Untitled Theater Company #61 describes itself as a modern theatre of the absurd. How did this mission evolve for you as an artist and for the company in general?
EDWARD: My brother (who runs the company with me) began reading me Ionesco as a very small child. He’s nine years older, so I was introduced to the theater of the absurd as a seven-year old. Obviously, it has always been very important to our aesthetic as a result. I gravitated towards choosing plays from that genre from the beginning, and I gradually realized that everything we did owed something to theater of the absurd.
However, having said all that, I think that we will be changing our official mission a bit to a Theater of Ideas. I think it encompasses the Theater of the Absurd, but I find that people are having an increasingly hard time knowing what Theater of the Absurd is; or rather, sometimes people believe they know, but what they believe is not what we do. Calling ourselves a Theater of Ideas gets rid of some of that baggage. But it won’t truly change our programming—it will still be as indebted to Theater of the Absurd.
Stolen Chair was still in Philadelphia when the Ionesco Festival was happening in 2001. According to your website, the events of 9-11 happened 5 days into the festival. Aside from the logistical difficulties this must have created, how do you think it shaped audience reactions to the festival?
EDWARD: To an extent, Theater of the Absurd is shaped by tragedy. Ionesco was shaped by World War II. Havel was shaped by the oppression of the Communist regime. One doesn’t need to have tragic world events surrounding you to understand Theater of the Absurd—but it certainly does serve to highlight the meaning of absurdism. Life is full of tragedies, sometimes many and severe, sometimes less so. We survive through them, only to die in the end. And it’s funny. The worse it is, the more the need to laugh at it. Theater of the Absurd fills that need. And certainly, New York was a city in need of laughter after 9/11, the kind of laughter that still acknowledged the tragedy, but laughter nonetheless.
The Village Voice wrote, at the time, that "Dizzying ambition is what animates every aspect of this sprawling festival, which generously provides New Yorkers in the grip of a dark time an opportunity to encounter an unfailingly inventive playwright's response to his own traumatic age." I think New Yorkers were able to understand absurdism in a whole new way after 9/11, a perspective that I still see to an extent currently.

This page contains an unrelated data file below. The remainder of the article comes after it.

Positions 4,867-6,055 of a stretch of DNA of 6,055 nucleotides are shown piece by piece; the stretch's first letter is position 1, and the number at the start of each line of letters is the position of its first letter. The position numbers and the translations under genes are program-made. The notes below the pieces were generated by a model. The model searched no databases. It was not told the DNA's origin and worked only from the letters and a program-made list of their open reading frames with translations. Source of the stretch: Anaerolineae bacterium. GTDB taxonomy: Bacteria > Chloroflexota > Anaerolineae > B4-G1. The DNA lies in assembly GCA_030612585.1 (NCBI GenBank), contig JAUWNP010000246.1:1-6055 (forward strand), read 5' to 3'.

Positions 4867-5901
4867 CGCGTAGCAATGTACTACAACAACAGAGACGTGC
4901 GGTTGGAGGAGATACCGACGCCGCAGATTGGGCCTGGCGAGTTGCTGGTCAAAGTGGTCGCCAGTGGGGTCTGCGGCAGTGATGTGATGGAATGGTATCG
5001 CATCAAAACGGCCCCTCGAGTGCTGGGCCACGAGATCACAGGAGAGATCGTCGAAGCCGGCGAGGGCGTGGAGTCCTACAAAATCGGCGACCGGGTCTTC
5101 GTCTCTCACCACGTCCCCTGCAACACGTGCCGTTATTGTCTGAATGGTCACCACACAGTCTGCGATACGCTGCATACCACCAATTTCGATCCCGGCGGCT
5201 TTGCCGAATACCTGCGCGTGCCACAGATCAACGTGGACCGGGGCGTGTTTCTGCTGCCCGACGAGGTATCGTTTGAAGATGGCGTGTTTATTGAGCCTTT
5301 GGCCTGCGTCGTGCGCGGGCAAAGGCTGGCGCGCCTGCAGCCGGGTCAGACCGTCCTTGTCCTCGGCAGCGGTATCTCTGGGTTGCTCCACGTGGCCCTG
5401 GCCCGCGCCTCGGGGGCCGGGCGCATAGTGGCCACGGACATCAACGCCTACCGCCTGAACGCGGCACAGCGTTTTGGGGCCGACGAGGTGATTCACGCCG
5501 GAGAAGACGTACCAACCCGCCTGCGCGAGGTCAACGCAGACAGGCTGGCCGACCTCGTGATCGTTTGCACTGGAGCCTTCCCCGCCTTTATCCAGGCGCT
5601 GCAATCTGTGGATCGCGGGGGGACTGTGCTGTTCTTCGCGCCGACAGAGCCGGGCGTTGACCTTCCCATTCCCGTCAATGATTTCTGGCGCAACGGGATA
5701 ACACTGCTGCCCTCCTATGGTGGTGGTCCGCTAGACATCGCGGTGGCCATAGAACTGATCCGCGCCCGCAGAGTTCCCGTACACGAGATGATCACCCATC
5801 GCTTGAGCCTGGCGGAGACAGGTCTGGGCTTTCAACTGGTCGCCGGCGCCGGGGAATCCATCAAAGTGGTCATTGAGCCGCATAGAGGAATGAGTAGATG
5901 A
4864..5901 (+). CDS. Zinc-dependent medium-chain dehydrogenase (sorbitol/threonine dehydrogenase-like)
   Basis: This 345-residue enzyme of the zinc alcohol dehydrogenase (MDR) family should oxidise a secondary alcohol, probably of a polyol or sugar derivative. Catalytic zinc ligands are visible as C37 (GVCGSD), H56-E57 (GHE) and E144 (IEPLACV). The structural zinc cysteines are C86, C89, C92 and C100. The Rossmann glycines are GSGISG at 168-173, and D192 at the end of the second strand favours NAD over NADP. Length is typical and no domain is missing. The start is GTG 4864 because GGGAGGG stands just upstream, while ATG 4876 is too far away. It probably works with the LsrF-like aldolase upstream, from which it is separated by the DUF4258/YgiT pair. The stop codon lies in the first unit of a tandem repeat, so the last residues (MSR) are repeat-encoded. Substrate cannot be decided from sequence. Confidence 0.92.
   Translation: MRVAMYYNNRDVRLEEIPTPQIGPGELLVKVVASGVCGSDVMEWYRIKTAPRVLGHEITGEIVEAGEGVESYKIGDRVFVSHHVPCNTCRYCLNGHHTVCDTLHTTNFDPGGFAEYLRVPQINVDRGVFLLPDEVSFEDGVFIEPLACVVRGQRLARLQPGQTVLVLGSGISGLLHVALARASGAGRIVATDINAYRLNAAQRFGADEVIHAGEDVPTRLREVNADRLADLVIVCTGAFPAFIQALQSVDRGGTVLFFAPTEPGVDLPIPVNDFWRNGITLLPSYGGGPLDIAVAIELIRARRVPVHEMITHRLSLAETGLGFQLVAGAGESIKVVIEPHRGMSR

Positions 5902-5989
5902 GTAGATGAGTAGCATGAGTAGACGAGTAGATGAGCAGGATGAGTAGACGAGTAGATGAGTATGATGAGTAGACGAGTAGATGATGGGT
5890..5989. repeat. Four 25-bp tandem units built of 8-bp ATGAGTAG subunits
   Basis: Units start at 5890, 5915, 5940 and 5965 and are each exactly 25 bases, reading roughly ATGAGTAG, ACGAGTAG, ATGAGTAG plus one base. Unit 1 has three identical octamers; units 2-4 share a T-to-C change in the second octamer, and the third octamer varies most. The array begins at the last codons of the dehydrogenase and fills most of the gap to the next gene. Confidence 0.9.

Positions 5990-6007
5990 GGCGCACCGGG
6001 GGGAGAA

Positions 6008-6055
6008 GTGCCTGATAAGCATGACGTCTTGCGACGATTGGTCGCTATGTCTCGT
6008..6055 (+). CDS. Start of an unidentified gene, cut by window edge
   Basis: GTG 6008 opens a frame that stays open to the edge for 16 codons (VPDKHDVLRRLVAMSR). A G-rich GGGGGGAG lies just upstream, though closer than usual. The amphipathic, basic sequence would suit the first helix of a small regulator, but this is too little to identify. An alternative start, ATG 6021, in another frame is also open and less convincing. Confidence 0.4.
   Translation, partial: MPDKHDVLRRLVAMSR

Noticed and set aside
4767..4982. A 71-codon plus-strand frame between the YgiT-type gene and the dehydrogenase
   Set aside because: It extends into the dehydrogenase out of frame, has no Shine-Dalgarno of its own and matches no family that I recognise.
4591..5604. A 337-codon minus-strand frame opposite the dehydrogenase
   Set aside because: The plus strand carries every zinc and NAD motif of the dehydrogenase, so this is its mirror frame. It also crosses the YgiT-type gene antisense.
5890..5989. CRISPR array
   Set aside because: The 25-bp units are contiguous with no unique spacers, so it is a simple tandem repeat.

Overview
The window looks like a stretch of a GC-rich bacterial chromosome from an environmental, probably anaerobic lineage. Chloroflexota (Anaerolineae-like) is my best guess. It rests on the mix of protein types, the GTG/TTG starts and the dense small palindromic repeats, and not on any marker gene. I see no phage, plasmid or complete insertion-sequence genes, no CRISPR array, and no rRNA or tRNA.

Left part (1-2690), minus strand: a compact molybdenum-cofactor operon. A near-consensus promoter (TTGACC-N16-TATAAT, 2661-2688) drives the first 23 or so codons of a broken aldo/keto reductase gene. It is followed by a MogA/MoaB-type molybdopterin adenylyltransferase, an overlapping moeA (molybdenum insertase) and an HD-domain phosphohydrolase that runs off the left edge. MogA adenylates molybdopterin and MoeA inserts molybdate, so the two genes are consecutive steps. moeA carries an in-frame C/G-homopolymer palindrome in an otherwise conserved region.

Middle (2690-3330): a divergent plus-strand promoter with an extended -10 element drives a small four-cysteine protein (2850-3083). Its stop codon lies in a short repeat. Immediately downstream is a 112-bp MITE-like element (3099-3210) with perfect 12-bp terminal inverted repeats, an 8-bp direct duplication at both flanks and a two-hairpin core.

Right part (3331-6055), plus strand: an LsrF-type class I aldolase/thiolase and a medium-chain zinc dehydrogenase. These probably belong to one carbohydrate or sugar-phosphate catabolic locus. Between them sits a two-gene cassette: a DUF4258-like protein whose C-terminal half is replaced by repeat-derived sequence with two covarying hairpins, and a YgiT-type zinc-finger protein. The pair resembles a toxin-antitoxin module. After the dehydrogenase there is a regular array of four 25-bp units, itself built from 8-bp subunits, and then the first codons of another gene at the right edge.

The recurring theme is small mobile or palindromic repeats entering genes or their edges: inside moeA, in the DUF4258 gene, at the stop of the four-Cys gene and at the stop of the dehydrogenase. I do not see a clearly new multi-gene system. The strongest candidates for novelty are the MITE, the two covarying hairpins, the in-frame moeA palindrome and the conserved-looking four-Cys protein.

Did you learn anything about Ionesco’s style by producing his entire oeuvre?
EDWARD: Definitely. I knew a lot about Ionesco coming into the festival, but reading the plays and seeing them all on their feet are two very different things. Sometimes I felt like I was watching one, long play. Ionesco varies between a punchy comic absurdism more common in his early plays and a surrealist almost lyrical form of absurdism more common in his later ones. But seeing them all together I could see how even in his earlier plays there is a underlying hint of the wistful, lost and tragic feelings of the later plays, while the later plays suffered unless the productions found the moments of the sudden, unexpectedly ridiculous.
Which elements of Ionesco's particular brand of absurdism continue to be relevant today?
EDWARD: All of it. Of course, you’re asking a prejudiced party, but I think the basic themes of Ionesco’s plays are eternally relevant. One of the difficulties Ionesco tackled was the basic failings of language and the difficulties of communication, a theme that only gets compounded over time. When his characters can’t find meaning in language, they look for it in ideology or, in his later plays, in their own selves. Always, the search is a doomed one. But it is a search that human beings will continue to go through, throughout time, and that essential theme is something that never ceases to be relevant.
What is your favorite Ionesco play? Why?
EDWARD: The Bald Soprano. He wrote a nearly perfect play, if there is any such thing as perfection in playwriting, but it followed none of the rules of theater. It is an object unto itself, and the fact that it works is almost a miracle. It changed theater, but even Ionesco could never write anything else quite like it.
Though once a scathing critique of both theatre and society, absurdism has been fully co-opted by both. How can indie theatre artists continue to be true to the spirit that originally informed this work?
EDWARD: Theater that is truthful can never be co-opted. Absurdism is just a style, a way of getting to that truth, but saying something truthful, especially if no one else is saying it, is always dangerous. But being truthful doesn’t just mean repeating the truths found in old works of absurdism, it is finding new things to say, things that need to be said now.
You just wrapped the enormous Havel Festival. Who's on the short list for your next featured playwright?
We may not do a playwright next—it may be a novelist or writer whose works we will adapt for the stage. There are a few I have in mind whose style would really fit the style of our theater. But I’m not saying who yet.
For more information on Edward Einhorn's work, please visit the homepage of Untitled Theater Company #61.